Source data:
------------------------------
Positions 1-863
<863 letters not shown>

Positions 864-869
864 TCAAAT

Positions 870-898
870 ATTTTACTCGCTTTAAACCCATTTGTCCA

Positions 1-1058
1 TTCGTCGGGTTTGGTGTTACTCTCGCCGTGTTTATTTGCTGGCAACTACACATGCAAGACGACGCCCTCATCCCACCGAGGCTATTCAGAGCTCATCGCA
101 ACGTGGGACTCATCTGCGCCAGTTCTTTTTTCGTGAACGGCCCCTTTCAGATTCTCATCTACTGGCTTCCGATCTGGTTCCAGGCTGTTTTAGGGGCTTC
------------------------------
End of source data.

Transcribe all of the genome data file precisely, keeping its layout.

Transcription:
Positions 1-863
<863 letters not shown>

Positions 864-869
864 TCAAAT

Positions 870-898
870 ATTTTACTCGCTTTAAACCCATTTGTCCA

Positions 1-1058
1 TTCGTCGGGTTTGGTGTTACTCTCGCCGTGTTTATTTGCTGGCAACTACACATGCAAGACGACGCCCTCATCCCACCGAGGCTATTCAGAGCTCATCGCA
101 ACGTGGGACTCATCTGCGCCAGTTCTTTTTTCGTGAACGGCCCCTTTCAGATTCTCATCTACTGGCTTCCGATCTGGTTCCAGGCTGTTTTAGGGGCTTC